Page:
Global carbon emissions remained flat once again in 2016
The Netherlands Environmental Assessment Agency (NEAA) published its new report on global greenhouse gas emissions on Thursday, stating that global emissions of carbon dioxide in the atmosphere were stalled in 2016, achieving three-years –in row stability.
Apart from India which saw an increase of 4.7 percent, the world’s five largest emitting countries plus the EU, which account for 63 percent of global GHG emissions, achieved falling or static carbon emissions, mainly due to reduced combustion of coal and increasing integration of renewable energies in the electricity regime.
China’s carbon emissions fell by 0.3 percent, US’s by 2 percent, Russia’s by 2.1 percent and Japan’s by 1.3 percent.
EU’s carbon emissions stayed flat, with the UK, however, constituting the big success story, with a carbon decrease of 6.4 percent due to a steep fall of coal burning.
The CO2 emissions that were added in the atmosphere were more than 35bn tonnes, - an amount that is still considered dangerous for climate change effects.
However, emissions of the rest of the greenhouse gases, which account for about 28 percent of total GHG emissions, rose by approximately 1 percent.
Methane accounts for 19 percent of total GHG emissions and constitutes the second largest GHG category.
With a Global Warming Potential (GWP) much higher than CO2’s, namely 28-36 over 100 years contrary to 1 of CO2, methane emissions increase cause concerns over scientists warning that the meat industry, especially beef, is not at sustainable levels.
On the positive side, the fact that global carbon emissions have been flat since 2014, for three years in a row, is giving a sense of hope that global warming can be actually prevented.
As reported by the Guardian, Prof Lord Nicholas Stern at the London School of Economics and president of the British Academy said: “These results are a welcome indication that we are nearing the peak in global annual emissions of greenhouse gases”.
Jos Olivier, the Chief Researcher for the NEAA report was more cautious with regards to the findings of the report.
He said that “there is no guarantee that CO2 emissions will from now on be flat or descending”, as, for example, a rise in gas prices could result in more coal burning in the US.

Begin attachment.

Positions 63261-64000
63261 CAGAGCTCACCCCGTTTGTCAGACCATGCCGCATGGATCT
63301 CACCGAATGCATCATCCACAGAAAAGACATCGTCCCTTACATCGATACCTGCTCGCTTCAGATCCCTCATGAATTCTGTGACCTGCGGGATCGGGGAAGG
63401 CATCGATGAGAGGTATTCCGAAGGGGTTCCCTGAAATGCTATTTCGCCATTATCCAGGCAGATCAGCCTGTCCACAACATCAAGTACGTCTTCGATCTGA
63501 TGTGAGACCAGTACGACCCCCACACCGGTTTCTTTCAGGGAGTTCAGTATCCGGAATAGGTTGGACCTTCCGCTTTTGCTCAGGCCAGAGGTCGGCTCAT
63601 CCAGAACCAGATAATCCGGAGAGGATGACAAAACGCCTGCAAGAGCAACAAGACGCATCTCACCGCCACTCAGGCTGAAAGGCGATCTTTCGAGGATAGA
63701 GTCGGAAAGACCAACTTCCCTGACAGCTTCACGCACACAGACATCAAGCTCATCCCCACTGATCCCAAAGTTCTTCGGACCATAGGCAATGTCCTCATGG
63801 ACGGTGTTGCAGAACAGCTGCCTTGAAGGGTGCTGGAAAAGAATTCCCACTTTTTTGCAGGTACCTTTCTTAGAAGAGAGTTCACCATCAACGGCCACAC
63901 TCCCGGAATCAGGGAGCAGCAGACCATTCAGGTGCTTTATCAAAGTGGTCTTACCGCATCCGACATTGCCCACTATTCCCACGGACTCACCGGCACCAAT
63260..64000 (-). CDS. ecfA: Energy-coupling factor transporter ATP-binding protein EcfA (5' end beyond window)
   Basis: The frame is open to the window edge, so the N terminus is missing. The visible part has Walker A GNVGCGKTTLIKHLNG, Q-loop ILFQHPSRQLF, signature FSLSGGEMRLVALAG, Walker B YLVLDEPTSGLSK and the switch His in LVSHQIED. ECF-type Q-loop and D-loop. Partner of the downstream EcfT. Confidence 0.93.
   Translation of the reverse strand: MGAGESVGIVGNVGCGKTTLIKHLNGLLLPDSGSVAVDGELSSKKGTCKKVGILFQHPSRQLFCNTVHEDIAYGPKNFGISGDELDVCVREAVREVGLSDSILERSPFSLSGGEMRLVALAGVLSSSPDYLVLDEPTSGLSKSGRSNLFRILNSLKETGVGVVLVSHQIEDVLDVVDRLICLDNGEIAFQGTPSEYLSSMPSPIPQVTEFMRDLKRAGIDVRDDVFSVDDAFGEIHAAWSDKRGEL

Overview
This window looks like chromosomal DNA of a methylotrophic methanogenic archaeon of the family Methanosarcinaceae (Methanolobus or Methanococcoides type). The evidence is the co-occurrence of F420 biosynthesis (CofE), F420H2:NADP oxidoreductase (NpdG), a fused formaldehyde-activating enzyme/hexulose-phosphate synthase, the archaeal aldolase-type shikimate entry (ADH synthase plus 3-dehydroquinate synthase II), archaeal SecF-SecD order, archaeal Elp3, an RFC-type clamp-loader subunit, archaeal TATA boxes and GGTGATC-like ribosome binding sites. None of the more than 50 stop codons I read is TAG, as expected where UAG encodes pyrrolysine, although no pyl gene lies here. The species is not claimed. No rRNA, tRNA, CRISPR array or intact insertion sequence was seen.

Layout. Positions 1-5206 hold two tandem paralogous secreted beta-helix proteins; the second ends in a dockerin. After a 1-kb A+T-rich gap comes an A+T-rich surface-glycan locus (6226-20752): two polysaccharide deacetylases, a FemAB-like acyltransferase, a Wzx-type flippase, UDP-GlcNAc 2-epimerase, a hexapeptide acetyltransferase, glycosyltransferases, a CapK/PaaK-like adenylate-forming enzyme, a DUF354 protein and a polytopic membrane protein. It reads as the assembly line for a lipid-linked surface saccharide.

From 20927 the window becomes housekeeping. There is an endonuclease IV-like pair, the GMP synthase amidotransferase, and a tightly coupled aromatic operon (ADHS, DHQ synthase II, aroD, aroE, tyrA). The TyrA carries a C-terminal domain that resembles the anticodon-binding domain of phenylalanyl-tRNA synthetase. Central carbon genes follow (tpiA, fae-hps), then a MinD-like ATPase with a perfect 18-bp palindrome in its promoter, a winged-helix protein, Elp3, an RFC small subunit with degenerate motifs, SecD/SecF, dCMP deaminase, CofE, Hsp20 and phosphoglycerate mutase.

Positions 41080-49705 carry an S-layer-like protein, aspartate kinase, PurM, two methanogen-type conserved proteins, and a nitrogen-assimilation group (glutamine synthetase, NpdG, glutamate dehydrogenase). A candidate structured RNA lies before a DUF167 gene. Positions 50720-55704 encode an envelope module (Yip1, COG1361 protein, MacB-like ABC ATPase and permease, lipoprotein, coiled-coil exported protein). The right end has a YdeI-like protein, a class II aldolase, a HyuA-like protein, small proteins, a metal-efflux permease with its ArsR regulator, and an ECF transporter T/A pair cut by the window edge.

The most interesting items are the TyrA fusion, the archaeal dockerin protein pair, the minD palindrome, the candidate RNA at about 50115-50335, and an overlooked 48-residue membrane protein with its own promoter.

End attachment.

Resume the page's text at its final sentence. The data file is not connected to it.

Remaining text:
Also, scientists are now more confident that the CO2 peak has been reached, and it is not just a temporary halt.
Nicolas Stern commented though, that if the Paris goals are to be met, all countries have to accelerate their emissions reduction.
He also underlined the correlation between the transition to a low-carbon economy and the development drive in poorer countries.
He added: “We can now see clearly that the transition to a low-carbon economy is at the heart of the story of poverty reduction and of the achievement of the UN Sustainable Development Goals”.
The report did not account emissions from land use changes, as they are reportedly more difficult to estimate and vary strongly from year to year.
You can access the full Netherlands Environmental Assessment Agency (NEAA) report will all the details here.
Nicolas Stern will be presenting on the topic of Fostering and Financing Sustainable Infrastructure, focusing on energy, transport, cities, policy and PPPs - within the SDG framework and looking at development and resilience at the 8th Sustainable Innovation Forum(13 & 14 November, Bonn). The Forum, in partnership with the UN Environment, is the largest public to private sector event taking place during COP23 bringing together 600+ carefully handpicked delegates, including : Ministers, Mayors, Blue Chip CEOs, Entrepreneurs and more. To find out more, click here.